Oh yeah, how hard do you think it will be to check DNS requests to alternate NS systems? Don't you think that ISPs and the like will not get wise to the move, and perhaps limit bandwidth into their networks from these sources? You know, no blocking, just putting the peering onto a 56k dialup modem or something?

     

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    Anonymous Coward, Mar 21st, 2011 @ 3:19pm

    Re: Re:

    There is no goal to "stop piracy", just one to basically neuter it.

     

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  34.  
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    Adam, Mar 21st, 2011 @ 3:25pm

    Governments never learn. Over the millennia they have outlawed all sorts of things that ordinary people wanted to do. Ordinary people, collectively smarter than governments, always win and often spawn a criminal element that profits from the prohibition. Think Prohibition -- didn't work. Taxing tobacco has just encouraged a black market. The illegality of several forms of porn doesn't slow those markets at all.

     

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  35.  
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    Nick Dynice (profile), Mar 21st, 2011 @ 3:27pm

    Here is a motivational poster that sums up the scenario nicely:
    http://nsputnik.com/walter-peck-putts-law.jpg pass it on.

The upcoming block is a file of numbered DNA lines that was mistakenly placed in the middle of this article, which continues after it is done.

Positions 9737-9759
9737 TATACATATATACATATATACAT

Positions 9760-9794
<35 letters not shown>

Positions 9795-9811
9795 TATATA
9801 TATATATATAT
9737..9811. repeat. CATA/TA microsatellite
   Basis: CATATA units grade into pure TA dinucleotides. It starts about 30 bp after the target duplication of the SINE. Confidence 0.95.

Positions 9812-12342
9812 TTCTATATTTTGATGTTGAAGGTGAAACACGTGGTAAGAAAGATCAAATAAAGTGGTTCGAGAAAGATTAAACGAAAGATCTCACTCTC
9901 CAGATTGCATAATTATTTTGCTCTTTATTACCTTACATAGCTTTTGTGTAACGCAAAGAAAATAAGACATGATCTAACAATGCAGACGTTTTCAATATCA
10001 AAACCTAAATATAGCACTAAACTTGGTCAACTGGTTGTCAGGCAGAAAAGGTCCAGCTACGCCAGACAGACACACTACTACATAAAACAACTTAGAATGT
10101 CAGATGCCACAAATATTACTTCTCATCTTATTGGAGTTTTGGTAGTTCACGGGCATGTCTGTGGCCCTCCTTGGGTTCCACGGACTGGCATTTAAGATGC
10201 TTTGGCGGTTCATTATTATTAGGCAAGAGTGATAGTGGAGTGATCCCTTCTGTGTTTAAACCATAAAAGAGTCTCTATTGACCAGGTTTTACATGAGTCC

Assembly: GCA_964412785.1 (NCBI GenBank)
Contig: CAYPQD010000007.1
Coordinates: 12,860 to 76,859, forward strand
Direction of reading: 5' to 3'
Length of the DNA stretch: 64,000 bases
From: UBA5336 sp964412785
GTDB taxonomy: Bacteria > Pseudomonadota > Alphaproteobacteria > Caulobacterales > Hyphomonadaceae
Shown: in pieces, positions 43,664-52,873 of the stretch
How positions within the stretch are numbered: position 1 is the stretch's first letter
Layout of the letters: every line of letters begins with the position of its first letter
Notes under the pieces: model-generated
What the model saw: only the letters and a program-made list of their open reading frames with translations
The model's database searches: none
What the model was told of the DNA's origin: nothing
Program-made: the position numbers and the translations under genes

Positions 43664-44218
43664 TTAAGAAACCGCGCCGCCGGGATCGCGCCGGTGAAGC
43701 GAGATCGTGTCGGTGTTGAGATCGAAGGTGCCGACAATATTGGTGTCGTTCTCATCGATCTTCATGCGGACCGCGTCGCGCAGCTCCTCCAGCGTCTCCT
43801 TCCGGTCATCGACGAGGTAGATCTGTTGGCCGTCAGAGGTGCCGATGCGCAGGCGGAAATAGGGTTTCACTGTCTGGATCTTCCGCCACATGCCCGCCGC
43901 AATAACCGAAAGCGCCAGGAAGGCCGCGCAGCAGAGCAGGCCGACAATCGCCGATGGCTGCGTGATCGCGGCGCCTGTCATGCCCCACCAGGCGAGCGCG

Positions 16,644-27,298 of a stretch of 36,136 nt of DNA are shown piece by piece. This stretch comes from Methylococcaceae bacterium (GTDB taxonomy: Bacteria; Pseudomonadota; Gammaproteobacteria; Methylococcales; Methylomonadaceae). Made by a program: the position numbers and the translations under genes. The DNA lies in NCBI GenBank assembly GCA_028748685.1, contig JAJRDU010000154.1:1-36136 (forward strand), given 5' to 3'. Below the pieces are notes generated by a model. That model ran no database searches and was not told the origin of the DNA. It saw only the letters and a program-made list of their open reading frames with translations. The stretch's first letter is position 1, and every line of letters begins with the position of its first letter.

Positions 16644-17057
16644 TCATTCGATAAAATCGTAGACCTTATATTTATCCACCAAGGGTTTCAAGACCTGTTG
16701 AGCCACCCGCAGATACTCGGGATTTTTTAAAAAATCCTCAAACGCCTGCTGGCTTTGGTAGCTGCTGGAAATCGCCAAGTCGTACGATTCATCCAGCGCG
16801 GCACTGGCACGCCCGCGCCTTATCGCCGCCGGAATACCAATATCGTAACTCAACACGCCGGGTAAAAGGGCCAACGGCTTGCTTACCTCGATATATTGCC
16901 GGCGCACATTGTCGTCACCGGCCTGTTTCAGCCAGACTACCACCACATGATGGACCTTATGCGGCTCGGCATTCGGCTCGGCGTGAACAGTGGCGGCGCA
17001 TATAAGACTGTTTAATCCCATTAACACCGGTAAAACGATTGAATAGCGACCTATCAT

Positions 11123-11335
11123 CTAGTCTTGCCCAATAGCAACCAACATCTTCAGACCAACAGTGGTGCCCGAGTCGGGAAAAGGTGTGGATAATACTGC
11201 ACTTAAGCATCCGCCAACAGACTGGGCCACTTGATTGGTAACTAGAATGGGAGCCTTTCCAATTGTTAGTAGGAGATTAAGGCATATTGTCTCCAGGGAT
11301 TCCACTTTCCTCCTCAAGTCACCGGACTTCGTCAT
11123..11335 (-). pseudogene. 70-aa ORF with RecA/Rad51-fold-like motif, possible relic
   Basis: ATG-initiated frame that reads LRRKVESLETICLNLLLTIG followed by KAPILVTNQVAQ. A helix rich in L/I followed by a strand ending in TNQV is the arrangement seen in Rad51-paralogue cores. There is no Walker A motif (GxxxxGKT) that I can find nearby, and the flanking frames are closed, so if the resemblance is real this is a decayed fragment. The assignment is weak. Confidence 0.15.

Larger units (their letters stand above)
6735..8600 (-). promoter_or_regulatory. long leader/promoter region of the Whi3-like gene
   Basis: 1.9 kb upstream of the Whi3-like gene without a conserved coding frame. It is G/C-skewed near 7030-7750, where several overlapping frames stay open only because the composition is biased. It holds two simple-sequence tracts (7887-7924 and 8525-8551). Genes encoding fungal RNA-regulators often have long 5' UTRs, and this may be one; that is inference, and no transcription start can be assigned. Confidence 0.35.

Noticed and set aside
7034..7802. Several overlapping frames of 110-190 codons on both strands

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  36.  
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    Hephaestus (profile), Mar 21st, 2011 @ 3:56pm

    Re: Re: Re: Re: Re: Re: Re:

    "I think you will find that IPv6 gets rid of many of the hideyholes people have been using."

    I like the work "many". I can think of 7 hidey holes off the top of my head.

    "Oh yeah, proxies? They will be a fail as well, because under IPv6, they are pass through. Failure to pass through may make the proxy owner look like the only user, which could create liability."

    I like the phrase "could create liability". This won't fly under the EU laws on privacy. It is also a fail in the US due to the 1st amendement.

    Nice FUD though, please try again later.

     

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    PaulT (profile), Mar 21st, 2011 @ 4:05pm

    Re: Re: Re:

    At a guess, either a huge number of mirrors will pop up operated by TPB and their fans, or a system is used to access it that doesn't depend on DNS.

    DNS is essentially a convenience to allow easier access to sites for human beings. Disabling it really doesn't do a lot to stop a site as famous and popular as The Pirate Bay. A way for less technical users to access it without DNS would quickly be devised and used, probably with extra protections included to make downloaders less easily locatable.

    Besides, if TPB was effectively disabled in some way, that does exactly nothing to stop piracy. There are still thousands of torrent sites (if not more), torrents are hardly the only way that piracy takes place online.

    Once again, this is why business models are discussed whenever some overreaching attack is used on behalf of the media corporations. It simply won't work, and the tactics allowed on their behalf can just as easily be used to quell legitimate free speech - a dangerous thing for a government to get used to using. The way to defeat piracy is to remove the incentive to pirate, and no matter what some people will say, it's not all just because it's free.

     

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  38.